Before GQ’s recent cover story of Kendrick Lamar was published by the magazine, the publication released “The Four MCs That Made Kendrick Lamar.” In the article, Lamar named Tupac Shakur, Dr. Dre, Snoop Dogg and Mobb Deep’s Prodigy as his four greatest influences as an emcee.
Recently, Prodigy addressed his inclusion in the article.
“I was definitely surprised because I’m a big Kendrick fan,” Prodigy says in an interview with xxlmag.com. “When his album first came out, shit I was probably the number one promoter of it in New York. I played that shit for everybody. I was telling everybody to buy that shit, making sure niggas was up on that shit. I was Tweeting about it, all that shit. I never met Kendrick before, so it was kinda mind-blowing to see that article.”
In GQ’s article, Lamar praises Prodigy’s work and explains how much of a fan he was.
“[TDE’s Dave Free and I] started recording this mixtape called Youngest Head Nigga In Charge, YHNIC,” Lamar says in GQ’s “The Four MCs That Made Kendrick Lamar,” when discussing his early recordings. “I was a big Prodigy fan at the time. So I was really biting his style.”
Prodigy released several solo albums, including 2000’s H.N.I.C. and 2008’s H.N.I.C. Pt. 2.
Prodigy is also a member of Mobb Deep, along with rapper-producer Havoc.
GQ’s Kendrick Lamar cover story was criticized by TDE’s CEO Anthony “Top Dawg” Tiffith.
“This week, Kendrick Lamar was named one of GQ‘s 2013 Men Of The Year, an honor that should have been celebrated as a milestone in his career and for the company,” Tiffith said in a statement. “Instead, the story, written by Steve Marsh, put myself and my company in a negative light. Marsh’s story was more focused on what most people would see as drama or bs. To say he was ‘surprised at our discipline’ is completely disrespectful. Instead of putting emphasis on the good that TDE has done for West Coast music, and for Hip Hop as a whole, he spoke on what most people would consider what’s wrong with Hip Hop music. Furthermore, Kendrick deserved to be accurately documented. The racial overtones, immediately reminded everyone of a time in Hip Hop that was destroyed by violence, resulting in the loss of two of our biggest stars. We would expect more from a publication with the stature and reputation that GQ has. As a result of this misrepresentation, I pulled Kendrick from his performance atGQ‘s annual ‘Man Of The Year’ party Tuesday, November 12th.”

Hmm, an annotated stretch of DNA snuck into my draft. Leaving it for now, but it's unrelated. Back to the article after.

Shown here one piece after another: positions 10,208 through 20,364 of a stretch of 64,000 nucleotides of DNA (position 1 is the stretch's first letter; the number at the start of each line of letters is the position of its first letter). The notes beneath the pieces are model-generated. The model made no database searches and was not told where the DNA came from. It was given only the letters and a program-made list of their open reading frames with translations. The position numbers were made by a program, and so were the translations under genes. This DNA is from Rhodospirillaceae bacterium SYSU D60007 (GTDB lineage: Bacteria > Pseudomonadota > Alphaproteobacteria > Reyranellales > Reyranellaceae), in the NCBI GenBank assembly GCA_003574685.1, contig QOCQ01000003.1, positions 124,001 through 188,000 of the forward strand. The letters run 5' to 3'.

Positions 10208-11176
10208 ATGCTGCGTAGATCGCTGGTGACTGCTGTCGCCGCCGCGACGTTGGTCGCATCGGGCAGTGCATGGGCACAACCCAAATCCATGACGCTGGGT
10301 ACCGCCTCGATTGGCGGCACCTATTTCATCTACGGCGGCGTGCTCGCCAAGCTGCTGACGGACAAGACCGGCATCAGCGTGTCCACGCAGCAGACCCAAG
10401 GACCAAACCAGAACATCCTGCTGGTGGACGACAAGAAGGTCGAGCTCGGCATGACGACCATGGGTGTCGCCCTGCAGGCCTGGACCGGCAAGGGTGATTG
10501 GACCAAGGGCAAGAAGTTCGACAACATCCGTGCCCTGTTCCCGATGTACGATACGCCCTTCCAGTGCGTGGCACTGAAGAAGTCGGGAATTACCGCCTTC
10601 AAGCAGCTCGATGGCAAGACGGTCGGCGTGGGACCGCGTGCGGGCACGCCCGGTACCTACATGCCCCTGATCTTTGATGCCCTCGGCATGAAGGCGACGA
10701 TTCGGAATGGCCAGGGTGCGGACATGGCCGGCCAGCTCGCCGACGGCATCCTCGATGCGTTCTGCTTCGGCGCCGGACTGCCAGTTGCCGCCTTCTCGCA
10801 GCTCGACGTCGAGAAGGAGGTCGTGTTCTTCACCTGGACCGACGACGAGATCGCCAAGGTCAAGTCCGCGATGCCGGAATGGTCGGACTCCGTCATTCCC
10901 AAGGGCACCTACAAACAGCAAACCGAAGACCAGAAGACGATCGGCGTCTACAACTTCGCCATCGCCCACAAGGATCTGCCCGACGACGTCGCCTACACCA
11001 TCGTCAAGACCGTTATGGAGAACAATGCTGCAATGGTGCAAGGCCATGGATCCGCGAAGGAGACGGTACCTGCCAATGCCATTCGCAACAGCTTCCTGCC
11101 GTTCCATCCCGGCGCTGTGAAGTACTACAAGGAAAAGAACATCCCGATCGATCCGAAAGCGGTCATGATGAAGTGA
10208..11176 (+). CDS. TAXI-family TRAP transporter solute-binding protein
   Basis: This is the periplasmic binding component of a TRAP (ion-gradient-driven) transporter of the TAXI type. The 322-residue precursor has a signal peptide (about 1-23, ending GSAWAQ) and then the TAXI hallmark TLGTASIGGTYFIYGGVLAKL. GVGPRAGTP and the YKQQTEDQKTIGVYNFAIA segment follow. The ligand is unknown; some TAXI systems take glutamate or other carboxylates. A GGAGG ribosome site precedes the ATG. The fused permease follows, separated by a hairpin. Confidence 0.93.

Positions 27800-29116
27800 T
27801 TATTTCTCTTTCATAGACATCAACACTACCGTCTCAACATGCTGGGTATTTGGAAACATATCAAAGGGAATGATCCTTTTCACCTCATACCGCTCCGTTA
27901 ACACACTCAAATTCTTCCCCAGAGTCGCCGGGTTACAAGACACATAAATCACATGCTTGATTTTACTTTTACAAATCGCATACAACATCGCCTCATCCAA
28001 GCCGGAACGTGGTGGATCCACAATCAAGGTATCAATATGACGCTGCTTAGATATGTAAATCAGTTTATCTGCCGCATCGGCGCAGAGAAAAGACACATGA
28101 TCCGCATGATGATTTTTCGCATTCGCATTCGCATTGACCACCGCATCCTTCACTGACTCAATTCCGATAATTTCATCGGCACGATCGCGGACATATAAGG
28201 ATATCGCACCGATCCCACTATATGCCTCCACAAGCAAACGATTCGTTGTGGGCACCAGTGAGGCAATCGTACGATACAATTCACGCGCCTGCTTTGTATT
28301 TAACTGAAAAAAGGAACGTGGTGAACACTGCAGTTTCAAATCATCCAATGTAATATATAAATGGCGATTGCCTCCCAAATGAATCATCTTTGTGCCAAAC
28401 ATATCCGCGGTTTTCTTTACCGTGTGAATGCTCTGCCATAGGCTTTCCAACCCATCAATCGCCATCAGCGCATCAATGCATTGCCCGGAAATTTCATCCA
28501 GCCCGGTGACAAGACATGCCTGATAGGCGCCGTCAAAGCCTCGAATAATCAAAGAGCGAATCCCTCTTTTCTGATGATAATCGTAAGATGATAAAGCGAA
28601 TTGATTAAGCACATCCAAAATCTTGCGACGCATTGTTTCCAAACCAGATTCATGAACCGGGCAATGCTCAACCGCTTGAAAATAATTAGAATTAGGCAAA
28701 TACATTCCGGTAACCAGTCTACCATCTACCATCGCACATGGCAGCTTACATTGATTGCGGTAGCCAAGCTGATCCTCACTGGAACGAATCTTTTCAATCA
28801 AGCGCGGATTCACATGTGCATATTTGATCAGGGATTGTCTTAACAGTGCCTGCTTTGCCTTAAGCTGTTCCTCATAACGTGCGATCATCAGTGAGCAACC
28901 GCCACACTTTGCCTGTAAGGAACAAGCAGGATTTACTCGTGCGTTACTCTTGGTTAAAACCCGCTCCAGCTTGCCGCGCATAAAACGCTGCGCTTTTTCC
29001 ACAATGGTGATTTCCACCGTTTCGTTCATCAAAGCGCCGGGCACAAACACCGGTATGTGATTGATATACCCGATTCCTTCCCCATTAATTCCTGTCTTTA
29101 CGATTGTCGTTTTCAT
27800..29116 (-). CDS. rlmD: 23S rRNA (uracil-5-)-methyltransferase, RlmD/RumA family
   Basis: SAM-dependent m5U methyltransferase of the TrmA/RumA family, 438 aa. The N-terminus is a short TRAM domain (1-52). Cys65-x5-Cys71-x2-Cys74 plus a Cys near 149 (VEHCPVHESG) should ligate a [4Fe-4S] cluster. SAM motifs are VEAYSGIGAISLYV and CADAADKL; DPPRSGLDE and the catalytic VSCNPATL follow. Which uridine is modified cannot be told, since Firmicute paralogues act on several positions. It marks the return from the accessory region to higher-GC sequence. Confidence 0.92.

“Kendrick Lamar is one of the most talented new musicians to arrive on the scene in years,” Nelson says in a statement on gq.com. “That’s the reason we chose to celebrate him, wrote an incredibly positive article declaring him the next King of Rap, and gave him our highest honor: putting him on the cover of our Men of the Year issue. I’m not sure how you can spin that into a bad thing, and I encourage anyone interested to read the story and see for themselves.”